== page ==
Well, let’s begin to remove countries from the list. First off, you can forget about any of the other Anglo-Saxon nations that are also suffering from the same Anglo-Saxon disease that has infested Australia. So the United Kingdom, Canada, New Zealand and the USA are all unacceptable choices. Next, any country that is part of the EU is a woeful idea because they are all ultimately subservient to bureaucrats in Brussels. They might posture about resisting Brussels but ultimately they are all too addicted to the cash and baubles. Leaving France for Spain is beyond useless.
The majority of countries in Asia have gone full retard with the vaccination decrees, Vietnam being a particularly egregious example. I have heard that South American nations are not much better. Some of the nations that made up the former Soviet Union are real possibilities, with Russia itself perhaps the most attractive of them all. Which is rather ironic when you think about recent world history. However, others such as Lithuania have also gone full Covid retard.
Is there a bright shining light of a nation in the world that is a beacon of hope for those fleeing Covid persecution? The answer as far as I know is in the negative.
The costs of moving have also gone up. Shipping freight is now eye wateringly expensive and with severe delays. One advantage for those in Australia who own a home is that you can get a lot of money for it. So if you move to a nation with comparatively cheap housing then that is a starting advantage. Being single or married with no kids makes moving vastly more simple as well.
But the most important question that you need to ask yourself when you move to your new country is what are you going to do for a living? Australians are mostly under the mistaken and naïve belief that they will be treated in their new countries the same way that Australians have treated immigrants over the past seventy years. In other words, if you move to Australia as an obvious outsider there are little to no cultural and social impediments to you setting up a business in the sector of your choice. But in many other parts of the world, newcomers to a nation can find that many avenues for such entrepreneurship are closed to them, and often violently so.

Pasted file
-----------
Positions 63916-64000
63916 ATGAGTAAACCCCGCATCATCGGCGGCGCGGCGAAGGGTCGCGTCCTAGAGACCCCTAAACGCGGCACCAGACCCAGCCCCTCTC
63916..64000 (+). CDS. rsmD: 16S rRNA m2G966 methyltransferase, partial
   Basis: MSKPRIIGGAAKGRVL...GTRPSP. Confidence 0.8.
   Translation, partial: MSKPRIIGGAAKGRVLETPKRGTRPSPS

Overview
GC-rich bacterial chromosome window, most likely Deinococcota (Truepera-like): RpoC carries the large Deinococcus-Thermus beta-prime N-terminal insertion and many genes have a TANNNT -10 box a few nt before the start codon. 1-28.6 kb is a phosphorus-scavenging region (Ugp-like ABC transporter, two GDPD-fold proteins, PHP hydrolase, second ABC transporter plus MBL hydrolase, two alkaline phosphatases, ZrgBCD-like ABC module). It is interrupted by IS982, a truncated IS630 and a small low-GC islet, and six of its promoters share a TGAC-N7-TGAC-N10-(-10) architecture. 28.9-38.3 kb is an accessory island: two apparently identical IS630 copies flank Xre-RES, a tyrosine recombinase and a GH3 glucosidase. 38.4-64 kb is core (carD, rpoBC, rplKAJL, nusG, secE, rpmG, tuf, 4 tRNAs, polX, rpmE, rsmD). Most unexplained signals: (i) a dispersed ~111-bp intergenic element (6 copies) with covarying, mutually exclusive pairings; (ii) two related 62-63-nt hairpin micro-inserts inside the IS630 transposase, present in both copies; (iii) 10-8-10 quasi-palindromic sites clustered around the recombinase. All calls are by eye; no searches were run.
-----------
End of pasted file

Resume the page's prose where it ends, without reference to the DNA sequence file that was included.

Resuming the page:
There are many more obstacles that I could go into but this is an article, not a book. Ultimately, the best way to move is to up sticks and go. It will be expensive, it will be stressful; if your relationship is flawed this will peel open the cracks in a very short time, but at the end of the day you only need the following things to survive:
A roof over your head, food to eat, and a way to maintain the two.
The time to move was years ago but the time to move is also now as the rush is yet to begin. Those who go first will do the best, while those who wait the longest risk losing everything. In the end, the real key is to make it stick. Integrate in your new land and avoid your fellow countrymen like the plague. If you move to Russia, for example, you had better do your darn best to become as Russian as you possibly can. Because if the trickle of Covid refugees becomes a flood then other nations may no longer be so welcoming.
Originally published at Pushing Rubber Downhill. You can purchase Adam’s books here.